3 In particular, Council Regulation (EEC) No 1766/82 of 30 June 1982 on common rules for imports from the People's Republic of China (OJ 1982 L 195, p. 21) applied to imports which were not in principle subject to any quantitative restrictions, whilst Council Regulation (EEC) No 3420/83 of 14 November 1983 on import arrangements for products originating in State-trading countries, not liberalised at Community level (OJ 1983 L 346, p. 1), applied inter alia to imports from China which did not fall within the scope of Regulation No 1766/82.
4 Under Article 2(1) of Regulation No 3420/83, the putting into free circulation of the products listed in Annex III to that regulation, including certain toys from China, was subject to quantitative restrictions in one or more Member States as indicated in that annex. Article 3(1) provided that before 1 December of each year the Council was to lay down, in accordance with Article 113 of the EEC Treaty, the import quotas for those products to be opened by the Member States for the following year in respect of the various State-trading countries. Article 3(2) provided that if no such decision had been adopted, the existing import quotas were to be extended on a provisional basis for the following year.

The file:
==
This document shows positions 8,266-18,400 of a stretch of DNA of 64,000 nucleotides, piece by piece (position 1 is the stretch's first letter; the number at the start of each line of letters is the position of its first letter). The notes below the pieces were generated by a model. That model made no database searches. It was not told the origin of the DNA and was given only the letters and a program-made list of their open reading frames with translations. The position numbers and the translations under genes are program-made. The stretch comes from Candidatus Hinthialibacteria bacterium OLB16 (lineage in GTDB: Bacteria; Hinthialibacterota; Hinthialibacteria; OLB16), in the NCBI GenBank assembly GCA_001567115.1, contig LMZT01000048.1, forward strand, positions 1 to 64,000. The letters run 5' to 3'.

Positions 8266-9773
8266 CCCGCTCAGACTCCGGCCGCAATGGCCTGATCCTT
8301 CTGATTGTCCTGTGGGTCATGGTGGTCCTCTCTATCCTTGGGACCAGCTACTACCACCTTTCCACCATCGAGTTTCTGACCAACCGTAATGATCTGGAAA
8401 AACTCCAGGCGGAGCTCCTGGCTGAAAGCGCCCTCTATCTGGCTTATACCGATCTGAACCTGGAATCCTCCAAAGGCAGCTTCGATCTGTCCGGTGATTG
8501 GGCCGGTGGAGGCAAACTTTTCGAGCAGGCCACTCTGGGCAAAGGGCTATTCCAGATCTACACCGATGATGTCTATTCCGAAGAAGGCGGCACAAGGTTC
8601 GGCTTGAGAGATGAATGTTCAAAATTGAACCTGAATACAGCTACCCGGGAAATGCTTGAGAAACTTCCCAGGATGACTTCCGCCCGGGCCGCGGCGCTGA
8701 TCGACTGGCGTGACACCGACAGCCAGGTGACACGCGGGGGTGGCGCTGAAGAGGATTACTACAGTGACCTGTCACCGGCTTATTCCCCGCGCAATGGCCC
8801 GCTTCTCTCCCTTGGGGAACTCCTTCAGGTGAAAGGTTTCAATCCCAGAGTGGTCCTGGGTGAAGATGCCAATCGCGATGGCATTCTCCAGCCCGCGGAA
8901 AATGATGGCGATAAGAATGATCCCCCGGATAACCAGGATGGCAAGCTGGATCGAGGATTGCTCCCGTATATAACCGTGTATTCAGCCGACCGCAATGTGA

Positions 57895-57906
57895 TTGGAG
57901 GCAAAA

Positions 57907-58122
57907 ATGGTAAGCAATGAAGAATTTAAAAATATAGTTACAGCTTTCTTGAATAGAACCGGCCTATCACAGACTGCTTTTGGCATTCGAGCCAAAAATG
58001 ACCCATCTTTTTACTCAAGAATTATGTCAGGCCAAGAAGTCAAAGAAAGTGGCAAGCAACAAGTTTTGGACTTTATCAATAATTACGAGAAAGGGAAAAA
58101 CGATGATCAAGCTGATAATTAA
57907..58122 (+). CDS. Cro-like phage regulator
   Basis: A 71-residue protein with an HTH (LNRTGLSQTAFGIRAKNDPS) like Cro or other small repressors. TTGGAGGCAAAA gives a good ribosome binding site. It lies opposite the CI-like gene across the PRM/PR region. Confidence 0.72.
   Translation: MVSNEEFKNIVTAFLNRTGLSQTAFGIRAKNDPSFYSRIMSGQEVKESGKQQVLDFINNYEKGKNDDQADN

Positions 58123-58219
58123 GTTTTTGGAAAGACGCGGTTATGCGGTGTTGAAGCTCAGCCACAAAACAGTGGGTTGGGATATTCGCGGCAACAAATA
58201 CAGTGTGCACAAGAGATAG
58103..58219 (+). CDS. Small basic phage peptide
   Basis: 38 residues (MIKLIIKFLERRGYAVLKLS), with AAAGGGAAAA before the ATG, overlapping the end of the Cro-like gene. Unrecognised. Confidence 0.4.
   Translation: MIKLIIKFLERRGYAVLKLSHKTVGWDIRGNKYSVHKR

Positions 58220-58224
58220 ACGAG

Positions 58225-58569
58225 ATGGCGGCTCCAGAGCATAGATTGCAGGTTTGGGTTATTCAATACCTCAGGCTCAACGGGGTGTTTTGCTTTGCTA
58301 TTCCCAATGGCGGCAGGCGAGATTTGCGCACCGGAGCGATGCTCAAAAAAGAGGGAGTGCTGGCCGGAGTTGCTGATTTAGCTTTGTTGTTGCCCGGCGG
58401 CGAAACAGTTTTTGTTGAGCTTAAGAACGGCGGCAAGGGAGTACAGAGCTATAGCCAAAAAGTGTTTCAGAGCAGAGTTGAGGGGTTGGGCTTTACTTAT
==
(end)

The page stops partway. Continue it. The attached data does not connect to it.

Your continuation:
5 Articles 7 to 10 of Regulation No 3420/83 established various procedures enabling the import arrangements to be amended at the request of a Member State, or by decision taken by the Commission in accordance with Article 9(1), (3) or (4) or, where appropriate, by decision taken by the Council.
6 Regulation No 3420/83 was most recently amended by Council Regulation (EEC) No 2456/92 of 13 July 1992 fixing the import quotas to be opened by Member States in respect of State-trading countries in 1992 (OJ 1992 L 252, p. 1). With regard to toys from China, quotas for Germany and Spain were opened for 1992 by Article 1 of and Annex VIII to the last-mentioned regulation.
7 In accordance with Article 5 of Regulation No 2456/92, Article 3(2) of Regulation (EEC) No 3420/83 providing for the automatic extension of the previous year's quotas, was not to apply in 1993. That derogation was justified in the fifth recital in the preamble to the regulation by the need to replace the arrangements then in existence, based on maintaining national rules, which were incompatible with the functioning of the single market, with a Community mechanism covering all restrictions remaining on 31 December 1992.
8 The Community mechanism thus envisaged was not, however, introduced for 1993 and no new regulation fixing import quotas was adopted. Nevertheless, between 1 March 1993 and 19 January 1994, on the basis of Article 9(1) and (3) of Regulation No 3420/83, the Commission adopted six decisions authorising the Kingdom of Spain to open quotas for toys from China falling within HS/CN Code 9503. No other Member State requested quotas to be set for those products.